Ongoing costs include consumables such as the cassette used in the machine, pipettes and quality control items. When all these costs were taken into account and compared to the costs associated with obtaining laboratory tests, the cost difference was found to be insignificant.

A venous blood sample is required for the test and all nurses in the service are trained to do this. Using the machine is very straight forward and it takes 8 minutes to get a test result. Staff in our service were initially provided training by Roche, but this training has since been transferred into a SOP which all new staff follow.

Key findings

We see approximately 1500-2000 people a year with suspected DVT. With POC D-dimer tests in place, the average time from a person presenting, to diagnosis and treatment is approximately 1 hour, compared to the 4-6 hours it previously took to receive the D-dimer result, plus the additional time then required to undertake further investigations if needed. This reduction in time to diagnosis means the patient’s journey through the service is more efficient and time to treatment, when required, is reduced.

Those with a low likelihood of DVT and a negative D-dimer test no longer undergo unnecessary scans, resulting in a cost saving. More importantly for the patient, very few people receive interim therapeutic anticoagulation, as this is only required if the test result is going to take longer than 4 hours. Only those who attend late may require this if investigations cannot be completed and they have to return the following day. As well as the cost savings, this reduces the risks involved with exposing people to anticoagulation potentially unnecessarily.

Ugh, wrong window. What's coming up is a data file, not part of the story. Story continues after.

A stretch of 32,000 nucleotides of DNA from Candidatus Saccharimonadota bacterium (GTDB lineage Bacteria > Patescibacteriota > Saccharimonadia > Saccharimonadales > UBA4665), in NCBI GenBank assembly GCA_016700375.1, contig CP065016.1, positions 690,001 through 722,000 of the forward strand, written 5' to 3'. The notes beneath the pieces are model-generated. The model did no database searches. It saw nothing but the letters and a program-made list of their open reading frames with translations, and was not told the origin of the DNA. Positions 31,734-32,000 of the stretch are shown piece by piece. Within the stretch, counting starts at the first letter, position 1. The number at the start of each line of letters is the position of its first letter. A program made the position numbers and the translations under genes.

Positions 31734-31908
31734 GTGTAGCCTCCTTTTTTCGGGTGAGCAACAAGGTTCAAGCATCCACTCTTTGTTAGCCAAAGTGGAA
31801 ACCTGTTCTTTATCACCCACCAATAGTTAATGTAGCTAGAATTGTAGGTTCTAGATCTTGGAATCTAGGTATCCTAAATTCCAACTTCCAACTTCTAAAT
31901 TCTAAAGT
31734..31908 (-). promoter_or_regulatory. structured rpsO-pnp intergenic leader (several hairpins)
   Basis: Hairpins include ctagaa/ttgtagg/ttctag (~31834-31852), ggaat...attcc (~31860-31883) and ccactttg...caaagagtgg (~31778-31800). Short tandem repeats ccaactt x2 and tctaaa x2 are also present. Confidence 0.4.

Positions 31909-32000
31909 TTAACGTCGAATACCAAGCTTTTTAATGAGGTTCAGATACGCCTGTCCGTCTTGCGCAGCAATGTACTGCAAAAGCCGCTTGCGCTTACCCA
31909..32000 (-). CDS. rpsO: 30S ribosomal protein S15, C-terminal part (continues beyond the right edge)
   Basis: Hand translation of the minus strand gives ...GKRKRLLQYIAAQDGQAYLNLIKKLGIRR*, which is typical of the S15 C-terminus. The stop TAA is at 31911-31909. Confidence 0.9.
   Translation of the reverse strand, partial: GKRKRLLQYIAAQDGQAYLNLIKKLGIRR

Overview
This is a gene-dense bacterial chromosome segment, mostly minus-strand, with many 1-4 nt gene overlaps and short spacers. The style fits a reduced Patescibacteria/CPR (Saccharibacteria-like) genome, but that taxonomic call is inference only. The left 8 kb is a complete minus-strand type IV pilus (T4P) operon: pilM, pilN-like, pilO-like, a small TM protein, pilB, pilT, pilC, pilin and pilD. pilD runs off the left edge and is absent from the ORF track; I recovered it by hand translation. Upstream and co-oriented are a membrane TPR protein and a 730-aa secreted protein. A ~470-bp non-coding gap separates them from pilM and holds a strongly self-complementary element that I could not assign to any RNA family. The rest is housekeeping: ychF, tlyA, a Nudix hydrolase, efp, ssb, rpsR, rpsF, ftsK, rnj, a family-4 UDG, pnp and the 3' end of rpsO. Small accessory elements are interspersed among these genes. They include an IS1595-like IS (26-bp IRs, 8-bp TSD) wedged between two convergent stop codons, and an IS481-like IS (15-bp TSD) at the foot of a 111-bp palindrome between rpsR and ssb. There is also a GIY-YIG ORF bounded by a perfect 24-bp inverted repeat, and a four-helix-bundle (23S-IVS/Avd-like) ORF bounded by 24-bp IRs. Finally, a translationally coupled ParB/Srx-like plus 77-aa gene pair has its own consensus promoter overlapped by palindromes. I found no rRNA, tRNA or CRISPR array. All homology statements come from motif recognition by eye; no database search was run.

Key learning points

Implementation of POC D-dimer tests within our dedicated community DVT service was easy – once the cost difference between the POC tests and laboratory tests were shown to be insignificant, all stakeholders immediately saw the benefit to patients and were supportive of using them. However, we can also see the benefit of other non-dedicated services using these tests, and we would suggest considering the following:

  • Consider the number of machines required. As our service is a dedicated DVT service, it made sense to invest in more than one machine to accommodate each clinic room. However, as the tests are quick, many services would find one machine adequate.
  • Consideration could be given to purchasing a machine and sharing the cost and it’s use between a group of GPs or as part of a primary care network.
  • Time is of the essence when diagnosing DVT and interim anticoagulation therapy is necessary if diagnosis is delayed. If you are in a location where laboratory testing cannot be done within 4 hours, use of POC D-dimer tests may reduce your use of anticoagulation therapy. This avoids people being exposed unnecessarily to anticoagulation and the risks that are associated with this. This may also lead to cost savings.

Contact details

Adam King
Nurse Practitioner, Community DVT Service
City Health Care Partnership CIC

Primary care
Is the example industry-sponsored in any way?